26. What is Linux shell? How to check current shell?
A Linux shell is a command interpreter or a program that accepts commands and passes them to the operating system for execution. To check the shell that you are using, run # echo $0.
27. What command to find memory and swap usage?
# free -m
total used free shared buff/cache available
Mem: 972 347 460 7 164 481
Swap: 2047 0 2047
28. Mention the steps to find out the memory usage by Linux?
# cat /proc/meminfo
When you will enter this command then you will see a list of memory usage like Total Memory, Free Memory, Cache memory, and many other memory usages by Linux.
Other commands used in Linux are:
• $ free –m # this is the simplest command where it will show the memory usage in MB.
• $ vmstat –s # this command gives a report on virtual memory statistics.
• top # this command checks the usage of memory and cpu usage.
• htop # similar like top command.
29. How to rename file and directory in Linux?
To rename files, use the mv command. Note that for this to work, the path of the file to be renamed needs to be the same.
For example, to rename the file file1.doc in /data/files directory to file2.doc
execute the command: mv /data/files/file1.doc /data/files/file2.doc
30. What is Input/output Redirection?
Directing input & outputs data to and from processes is called Input/Output Redirection. Input / Output redirection is a required feature for good programming and shell scripting. It’s used for taking input and showing results as per requirement. Input from user and passing to other process is called input redirection whereas if process further pass its output to another process or function that will be output redirection for that and input redirection for receiving one.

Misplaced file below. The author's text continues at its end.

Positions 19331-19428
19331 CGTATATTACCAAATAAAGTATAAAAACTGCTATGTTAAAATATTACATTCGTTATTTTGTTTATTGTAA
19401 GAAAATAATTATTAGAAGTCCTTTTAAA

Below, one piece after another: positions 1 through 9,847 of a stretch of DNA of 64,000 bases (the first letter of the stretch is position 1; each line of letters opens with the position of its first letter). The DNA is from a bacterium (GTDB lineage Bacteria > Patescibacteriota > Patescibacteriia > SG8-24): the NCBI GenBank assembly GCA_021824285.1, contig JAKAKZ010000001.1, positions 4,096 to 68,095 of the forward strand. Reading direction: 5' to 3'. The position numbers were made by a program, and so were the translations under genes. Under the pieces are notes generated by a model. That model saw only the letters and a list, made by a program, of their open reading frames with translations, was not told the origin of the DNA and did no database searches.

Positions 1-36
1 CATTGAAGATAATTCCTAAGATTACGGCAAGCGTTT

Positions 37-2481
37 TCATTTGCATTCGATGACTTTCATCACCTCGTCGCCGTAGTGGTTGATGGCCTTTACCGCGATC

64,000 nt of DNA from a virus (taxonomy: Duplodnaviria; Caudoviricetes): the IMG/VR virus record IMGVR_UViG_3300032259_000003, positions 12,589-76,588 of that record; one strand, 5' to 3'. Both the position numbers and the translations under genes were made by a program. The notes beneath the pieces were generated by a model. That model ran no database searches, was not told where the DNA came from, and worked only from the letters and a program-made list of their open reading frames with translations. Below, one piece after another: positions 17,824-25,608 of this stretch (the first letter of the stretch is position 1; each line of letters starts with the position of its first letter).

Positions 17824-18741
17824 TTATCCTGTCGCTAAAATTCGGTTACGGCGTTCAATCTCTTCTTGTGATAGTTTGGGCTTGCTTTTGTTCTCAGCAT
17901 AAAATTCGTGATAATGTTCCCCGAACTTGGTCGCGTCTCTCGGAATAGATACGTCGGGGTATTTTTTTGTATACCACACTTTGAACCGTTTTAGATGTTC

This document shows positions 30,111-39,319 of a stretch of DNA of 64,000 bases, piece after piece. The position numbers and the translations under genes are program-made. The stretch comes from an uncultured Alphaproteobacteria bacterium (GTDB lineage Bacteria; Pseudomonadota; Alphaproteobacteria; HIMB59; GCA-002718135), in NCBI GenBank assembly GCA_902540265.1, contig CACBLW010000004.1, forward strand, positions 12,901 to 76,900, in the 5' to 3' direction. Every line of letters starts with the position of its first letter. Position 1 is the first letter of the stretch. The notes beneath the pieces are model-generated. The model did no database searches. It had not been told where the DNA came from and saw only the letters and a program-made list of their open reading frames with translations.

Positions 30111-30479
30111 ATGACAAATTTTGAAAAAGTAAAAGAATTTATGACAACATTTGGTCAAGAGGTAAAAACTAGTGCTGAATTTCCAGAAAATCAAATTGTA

three redirections available as below: -
• Input Redirection: ‘<’ symbol is used for input redirection to the new process.
• Output Redirection: ‘>’ symbol is used for output redirection to a new process or log file.
• Error Redirection: It is denoted as STDERR(2). This is very useful for error handling.
31. How to copy files and directory in Linux?
To copy files in Linux, use the cp command. The syntax is quite simple
# cp /source/of/the/file /destination/of/the/file
32. How to create empty file in Linux?
To create an empty file in Linux, use the touch command as shown:
33. Briefly define ls command and options?
This is one of the most basic and useful commands. This command (“ls”) is used by a normal user or system administrator on a regular basis. This command is used to list down files and directories in the present working directory.
“ls” Command comes up with multiple options:-
• -l This option will show file & directory permissions in rwxrwxrwx format for user, group & others
• -a This option allows you to view hidden & system files
• -i This option gives you inode details of files
• -s Helps you to list down file size
“ls” without any options will list down all files & directories in plain text. This command gives more desired outputs after clubbing it with grep & less command that allows your filter the list or highlights the required file. This command is also compatible with input-output redirection option which is very helpful for logging.
34. What is the difference between ctrl+z and ctrl+c?
When we have a process in progress which handle your prompt, there were some signals (orders) that we can send to theses process to indicate what we need: